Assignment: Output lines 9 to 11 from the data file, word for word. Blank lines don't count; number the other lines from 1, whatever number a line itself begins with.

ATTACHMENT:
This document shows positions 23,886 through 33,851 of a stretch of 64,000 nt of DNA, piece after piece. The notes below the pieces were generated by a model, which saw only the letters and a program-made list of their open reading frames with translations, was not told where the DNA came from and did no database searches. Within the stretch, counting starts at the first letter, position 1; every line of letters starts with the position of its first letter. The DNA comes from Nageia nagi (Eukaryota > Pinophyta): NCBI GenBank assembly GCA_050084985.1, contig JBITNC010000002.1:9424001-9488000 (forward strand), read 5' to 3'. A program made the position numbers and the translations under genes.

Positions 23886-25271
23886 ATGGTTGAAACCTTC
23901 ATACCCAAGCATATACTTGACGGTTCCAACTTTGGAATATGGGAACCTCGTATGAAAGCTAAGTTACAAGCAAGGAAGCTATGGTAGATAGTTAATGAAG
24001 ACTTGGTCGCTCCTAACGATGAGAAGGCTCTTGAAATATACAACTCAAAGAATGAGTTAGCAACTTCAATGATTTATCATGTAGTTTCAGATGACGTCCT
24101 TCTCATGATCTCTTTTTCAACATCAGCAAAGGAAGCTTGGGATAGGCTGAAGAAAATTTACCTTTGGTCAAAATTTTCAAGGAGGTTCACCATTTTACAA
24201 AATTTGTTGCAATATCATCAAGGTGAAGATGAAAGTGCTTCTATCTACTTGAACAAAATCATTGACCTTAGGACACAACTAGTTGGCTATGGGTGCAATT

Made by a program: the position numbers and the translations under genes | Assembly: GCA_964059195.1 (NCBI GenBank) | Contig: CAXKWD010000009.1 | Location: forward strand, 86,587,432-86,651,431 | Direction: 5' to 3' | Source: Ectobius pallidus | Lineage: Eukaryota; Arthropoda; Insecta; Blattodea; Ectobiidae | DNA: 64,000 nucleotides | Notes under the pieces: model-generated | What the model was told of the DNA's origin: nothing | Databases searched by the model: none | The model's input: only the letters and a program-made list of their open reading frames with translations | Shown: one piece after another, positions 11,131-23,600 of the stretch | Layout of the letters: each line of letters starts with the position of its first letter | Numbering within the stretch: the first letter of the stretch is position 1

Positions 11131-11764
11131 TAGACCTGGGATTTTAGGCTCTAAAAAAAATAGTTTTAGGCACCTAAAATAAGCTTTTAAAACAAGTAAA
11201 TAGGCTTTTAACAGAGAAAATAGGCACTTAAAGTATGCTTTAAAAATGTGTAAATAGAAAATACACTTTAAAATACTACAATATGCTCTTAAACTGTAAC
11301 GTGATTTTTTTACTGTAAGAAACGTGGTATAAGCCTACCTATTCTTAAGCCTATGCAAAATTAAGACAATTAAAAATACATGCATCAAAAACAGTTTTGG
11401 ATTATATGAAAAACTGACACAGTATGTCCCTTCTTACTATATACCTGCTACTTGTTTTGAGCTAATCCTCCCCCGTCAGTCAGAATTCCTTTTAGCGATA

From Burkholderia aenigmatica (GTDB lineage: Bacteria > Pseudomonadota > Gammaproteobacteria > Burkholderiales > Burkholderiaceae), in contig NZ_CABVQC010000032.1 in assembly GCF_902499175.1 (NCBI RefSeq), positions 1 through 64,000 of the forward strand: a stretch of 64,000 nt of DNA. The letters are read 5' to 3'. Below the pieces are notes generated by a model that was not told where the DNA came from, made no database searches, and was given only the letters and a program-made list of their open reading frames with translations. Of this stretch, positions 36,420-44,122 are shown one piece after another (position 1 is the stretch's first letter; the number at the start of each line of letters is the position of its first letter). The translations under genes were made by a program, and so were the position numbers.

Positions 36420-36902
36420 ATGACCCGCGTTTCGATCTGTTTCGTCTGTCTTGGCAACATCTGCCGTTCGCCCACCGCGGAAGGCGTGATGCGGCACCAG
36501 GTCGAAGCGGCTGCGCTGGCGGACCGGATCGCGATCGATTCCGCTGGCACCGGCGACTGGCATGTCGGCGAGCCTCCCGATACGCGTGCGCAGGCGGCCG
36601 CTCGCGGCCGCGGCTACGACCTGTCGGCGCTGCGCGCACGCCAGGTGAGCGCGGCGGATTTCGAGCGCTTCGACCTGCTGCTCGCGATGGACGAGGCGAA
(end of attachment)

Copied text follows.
Positions 11131-11764
11131 TAGACCTGGGATTTTAGGCTCTAAAAAAAATAGTTTTAGGCACCTAAAATAAGCTTTTAAAACAAGTAAA
11201 TAGGCTTTTAACAGAGAAAATAGGCACTTAAAGTATGCTTTAAAAATGTGTAAATAGAAAATACACTTTAAAATACTACAATATGCTCTTAAACTGTAAC